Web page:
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Human jukeboxe fun provokes thought

Apr 1st, 2014 | By | Category: Featured Article, Features


STAND ALONE: One of the performers at ‘Culture for Sale’ remains unmoved until money is placed before her.

A COMBINATION of glee and guilt is what top New Zealand artist Shigeyuki Kihara wants the audience to feel at the artist’s newest exhibit in Wellington.

The show Culture for Sale at the Wellington City Gallery uses an interesting concept of dancers as “human jukeboxes”.

Performers are put on a stage and not allowed to move until money is put into a bowl in front of them. Then they do a short dance then return to being still.

“I asked them not to step outside the white stage, so it acts as sort of their confine space, like a cell,” Shigeyuki said.

“The idea is they’re contained, trapped.”

The inspiration for ‘Culture for Sale’ came from early Völkerschau performances, or ‘human zoos’, that were popular in Europe and America early in the 20th century.

Samoan people would be paid a few cents an hour to perform for long periods of time in front of spectators.

When talking about the show, Shigeyuki made clear what the artist was expecting the show to evoke.

“I want people to feel guilt. It’s deliberate.”

One important factor for the show to have effect was the sudden enthusiasm that the performers showed after money was put in front of them.

“That light up part is the most important part for me in the performance. Because when you come alive, the audience also comes alive,” Shigeyuki said.

Shigeyuki said that after a while though, performers become fatigued and the crowd can sense it, which is when Shigeyuki’s message begins to be felt.

“Every time I stage this show the first 20 minutes or half an hour everybody is very excited about this provocation. It’s like a fun human jukebox.

“But after half an hour it gets quite durational. They can see ‘oh she’s kind of tired’ or ‘he’s puffing’ and then that’s when you start questioning,” said the artist.

Confidence from the dancers was also pivotal to the authenticity and knowing historical context was how to build it.

HeadPicTaofi“When I recruited the dancers, it was important for me to empower the dancers with the information that I had. So they sat there and basically heard me dump all this information on them,” Shigeyuki said.

Though knowing the reasons for the style of the exhibit, the show still took a toll emotionally on some of the dancers.

Taofi Mose-Tuiloma, right, one of the performers for Culture for Sale, said she had a rough time adjusting to the format.

“I felt like this animal waiting there for somebody to pay me to see me do some tricks,” Ms Mose-Tuiloma said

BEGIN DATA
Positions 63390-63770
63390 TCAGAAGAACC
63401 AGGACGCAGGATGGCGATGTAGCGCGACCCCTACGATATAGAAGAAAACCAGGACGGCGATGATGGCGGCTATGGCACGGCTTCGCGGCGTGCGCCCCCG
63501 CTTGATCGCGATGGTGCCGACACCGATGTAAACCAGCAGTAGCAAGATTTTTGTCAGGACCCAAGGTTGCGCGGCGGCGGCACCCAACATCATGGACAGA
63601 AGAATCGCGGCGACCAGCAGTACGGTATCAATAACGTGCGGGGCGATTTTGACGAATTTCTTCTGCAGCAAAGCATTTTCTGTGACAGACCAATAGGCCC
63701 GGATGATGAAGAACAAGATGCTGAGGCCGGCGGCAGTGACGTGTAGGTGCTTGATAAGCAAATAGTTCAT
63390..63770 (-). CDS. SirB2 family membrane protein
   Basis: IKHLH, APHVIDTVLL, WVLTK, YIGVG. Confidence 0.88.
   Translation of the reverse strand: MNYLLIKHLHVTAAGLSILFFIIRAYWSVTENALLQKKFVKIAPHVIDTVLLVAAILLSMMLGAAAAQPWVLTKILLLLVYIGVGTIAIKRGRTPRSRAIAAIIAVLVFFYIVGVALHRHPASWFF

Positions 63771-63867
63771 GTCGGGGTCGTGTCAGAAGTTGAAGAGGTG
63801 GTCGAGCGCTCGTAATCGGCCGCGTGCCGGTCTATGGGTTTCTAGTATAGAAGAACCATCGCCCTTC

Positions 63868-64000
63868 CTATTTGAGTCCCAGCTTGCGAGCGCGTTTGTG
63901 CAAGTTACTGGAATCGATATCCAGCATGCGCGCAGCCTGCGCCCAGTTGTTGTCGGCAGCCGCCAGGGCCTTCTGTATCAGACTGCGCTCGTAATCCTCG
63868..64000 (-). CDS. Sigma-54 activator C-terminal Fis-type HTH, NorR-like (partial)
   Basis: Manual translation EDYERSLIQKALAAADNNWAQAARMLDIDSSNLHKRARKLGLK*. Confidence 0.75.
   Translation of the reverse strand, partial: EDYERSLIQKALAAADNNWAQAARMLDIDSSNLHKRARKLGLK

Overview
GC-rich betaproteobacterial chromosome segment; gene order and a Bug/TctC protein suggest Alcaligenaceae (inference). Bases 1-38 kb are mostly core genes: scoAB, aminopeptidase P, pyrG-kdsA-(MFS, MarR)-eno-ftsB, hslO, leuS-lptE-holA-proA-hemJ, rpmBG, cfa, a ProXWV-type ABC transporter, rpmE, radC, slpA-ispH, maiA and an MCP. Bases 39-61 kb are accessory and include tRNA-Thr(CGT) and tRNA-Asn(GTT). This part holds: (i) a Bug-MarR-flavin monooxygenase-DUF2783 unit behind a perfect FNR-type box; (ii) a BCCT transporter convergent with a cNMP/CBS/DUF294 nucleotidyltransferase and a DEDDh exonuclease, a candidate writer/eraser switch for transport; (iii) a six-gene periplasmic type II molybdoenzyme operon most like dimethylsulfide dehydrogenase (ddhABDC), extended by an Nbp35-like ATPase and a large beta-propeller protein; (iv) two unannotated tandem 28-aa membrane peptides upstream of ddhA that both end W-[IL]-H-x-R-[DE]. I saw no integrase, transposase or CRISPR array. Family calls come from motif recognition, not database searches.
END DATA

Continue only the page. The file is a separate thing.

“My passion is dance but it takes me back and makes me think ‘what am I actually doing?’“

The Whitireia dance tutor spoke of one experience that was particularly hard for her.

“My child being there and seeing me in that whole light, it was a lot for me to take on.

“I felt like an idiot to be quite honest.”

Also being from Samoa, Ms Mose-Tuiloma said her cultural connection to the show made the whole experience harder to handle.

“It’s been an emotional rollercoaster because of what our people went through over there.”

For the historical context and further information about the ‘Völkerschau’, Shigeyuki had the expert help of Dr Mandy Treagus.

Dr Treagus is a lecturer at the University of Adelaide in Australia and an expert in Pacific peoples in colonial exhibitions, especially with regard to the agency of performers.

She explained how early performers were kept inside viewing enclosures and had homes similar to those they had in Samoa.

People would walk around different enclosures seeing how different cultures lived similar to how we view animals at the zoo now.

Payment for the Samoan dancers was only a few cents an hour but Treagus said that was not a deterrent to those who first travelled to America for Chicago’s World fair.

“They were all delighted with their Chicago experience and appeared to have returned to Samoa with a positive view of their time away,” Dr Treagus said.

“And many were keen to return for the mid-winter fair in San Francisco.”

She was part of a forum to kick of the show and used it as a chance to make the audience think about some difficult questions that the exhibit rose.

“What does it mean to sell culture? Can it be done? Is there always something unequal about the exchange in cultural performances?” Dr Treagus said.

Shigeyuki had said that it was not her job to answer the questions that the show raised, but instead the artist wanted the spectators, the dancers, and the experts to be able to figure it out for themselves.

The Culture for Sale exhibit has just been completed at City Gallery. Information on the show can be found here.



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